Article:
Ground crews at the UK’s East Midlands airport failed to complete their tasks before a Boeing 737-400 freighter taxied over a towbar shortly after pushback for a flight to Vitoria in Spain.

The Swiftair aircraft (EC-MIE) suffered damage to two main landing-gear tyres which had to be replaced, causing a 4h delay to the jet’s departure.

According to the Air Accidents Investigation Branch, the 737-400SF had been pushed back from stand 99 at night on 16 June last year.

The ground crew’s headset operative placed a chock in front of the nose-wheel while the towbar – already detached from the tractor – was disconnected from the aircraft.

After the tractor was turned around, its driver began to re-attach the towbar, but was distracted when he saw the headset operative walking away from the aircraft without the chock, which would normally have been retrieved and stowed on the tractor.

The driver removed the chock himself before properly securing the towbar to the tractor. As he drove the tractor away, the towbar was left in front of the aircraft.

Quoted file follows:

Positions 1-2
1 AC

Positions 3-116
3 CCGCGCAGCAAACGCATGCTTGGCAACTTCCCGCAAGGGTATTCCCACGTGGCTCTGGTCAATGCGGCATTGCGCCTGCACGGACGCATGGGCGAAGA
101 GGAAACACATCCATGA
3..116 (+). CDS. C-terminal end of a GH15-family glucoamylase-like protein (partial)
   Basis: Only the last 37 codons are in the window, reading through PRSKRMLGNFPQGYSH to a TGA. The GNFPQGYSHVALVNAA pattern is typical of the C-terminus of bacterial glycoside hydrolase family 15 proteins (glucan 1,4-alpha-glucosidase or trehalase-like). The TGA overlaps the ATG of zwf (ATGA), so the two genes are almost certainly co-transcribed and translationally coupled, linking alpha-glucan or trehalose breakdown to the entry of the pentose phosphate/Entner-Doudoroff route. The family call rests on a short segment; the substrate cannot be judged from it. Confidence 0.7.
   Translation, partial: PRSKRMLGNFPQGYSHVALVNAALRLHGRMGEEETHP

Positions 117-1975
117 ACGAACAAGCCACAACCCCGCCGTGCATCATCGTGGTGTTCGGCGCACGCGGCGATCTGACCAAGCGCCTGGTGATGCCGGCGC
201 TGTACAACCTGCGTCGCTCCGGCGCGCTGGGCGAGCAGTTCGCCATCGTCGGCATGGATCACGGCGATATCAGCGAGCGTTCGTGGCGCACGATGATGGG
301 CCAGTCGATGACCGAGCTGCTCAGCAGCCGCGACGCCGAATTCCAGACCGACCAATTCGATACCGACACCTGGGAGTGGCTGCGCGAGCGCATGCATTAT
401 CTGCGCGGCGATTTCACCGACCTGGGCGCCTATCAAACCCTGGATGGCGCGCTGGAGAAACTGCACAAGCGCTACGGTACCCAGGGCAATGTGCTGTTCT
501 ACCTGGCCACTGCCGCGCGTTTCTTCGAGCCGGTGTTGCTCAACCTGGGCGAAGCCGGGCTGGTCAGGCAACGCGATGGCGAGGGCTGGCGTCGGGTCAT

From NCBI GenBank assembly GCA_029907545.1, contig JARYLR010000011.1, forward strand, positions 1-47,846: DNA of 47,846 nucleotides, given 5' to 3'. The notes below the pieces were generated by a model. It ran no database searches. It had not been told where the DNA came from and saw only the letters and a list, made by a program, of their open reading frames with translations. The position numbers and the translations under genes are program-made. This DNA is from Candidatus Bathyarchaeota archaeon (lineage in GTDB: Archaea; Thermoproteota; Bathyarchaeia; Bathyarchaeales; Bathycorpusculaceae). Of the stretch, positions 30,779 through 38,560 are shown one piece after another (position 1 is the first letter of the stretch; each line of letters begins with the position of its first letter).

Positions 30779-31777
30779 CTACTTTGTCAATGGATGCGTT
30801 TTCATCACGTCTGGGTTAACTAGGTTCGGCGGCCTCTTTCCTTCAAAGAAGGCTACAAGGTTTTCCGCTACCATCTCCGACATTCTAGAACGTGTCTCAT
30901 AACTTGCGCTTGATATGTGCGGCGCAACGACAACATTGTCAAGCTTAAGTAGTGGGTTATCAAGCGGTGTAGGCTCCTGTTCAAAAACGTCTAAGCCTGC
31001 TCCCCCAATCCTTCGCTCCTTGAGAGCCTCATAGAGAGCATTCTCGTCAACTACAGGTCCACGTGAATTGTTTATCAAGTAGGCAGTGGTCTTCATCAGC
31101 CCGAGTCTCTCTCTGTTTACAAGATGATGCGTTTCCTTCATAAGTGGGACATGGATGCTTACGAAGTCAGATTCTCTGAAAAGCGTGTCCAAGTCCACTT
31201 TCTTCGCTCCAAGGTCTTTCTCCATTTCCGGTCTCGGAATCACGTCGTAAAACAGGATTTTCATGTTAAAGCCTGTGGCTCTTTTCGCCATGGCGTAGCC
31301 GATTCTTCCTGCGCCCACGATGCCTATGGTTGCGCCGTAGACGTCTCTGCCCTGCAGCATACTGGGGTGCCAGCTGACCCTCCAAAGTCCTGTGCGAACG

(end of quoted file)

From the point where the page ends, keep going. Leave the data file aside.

Swiftair 737 taxi incident-c-AAIB

Source: Air Accidents Investigation Branch

Surveillance camera images show the towbar still in front of the 737 just prior to taxiing

Although the headset operative gave the 737 crew a visual clearance signal, before climbing into the tractor, he did not check the taxiway was clear.

The aircraft crew received taxi instructions for runway 27 but, as it began to move, the jet’s left main landing-gear ran over the towbar.

Having learned that the towbar was not attached to the tractor, the driver returned to stand 99 alone – entering the taxiway without permission – and located the towbar, which had been damaged during the incident.

Only after the aircraft had reached a holding point for the runway was its crew informed about the incident and the need for an inspection.

“Fortunately, the damaged towbar was found before [departure] avoiding the aircraft taking off or landing on damaged tyres, the result of which may have been more serious,” says the inquiry.

The tractor driver appeared to have “prioritised” removal of the forgotten chock over ensuring the towbar was securely attached to the tractor, it adds, possibly because he had previously witnessed an aircraft taxi over a chock.

As a result of the incident the handling agent has reviewed the roles of tractor drivers and headset operatives, and amended procedures to clarify their responsibilities and ensure that checks are carried out to confirm the area in front of the aircraft is clear.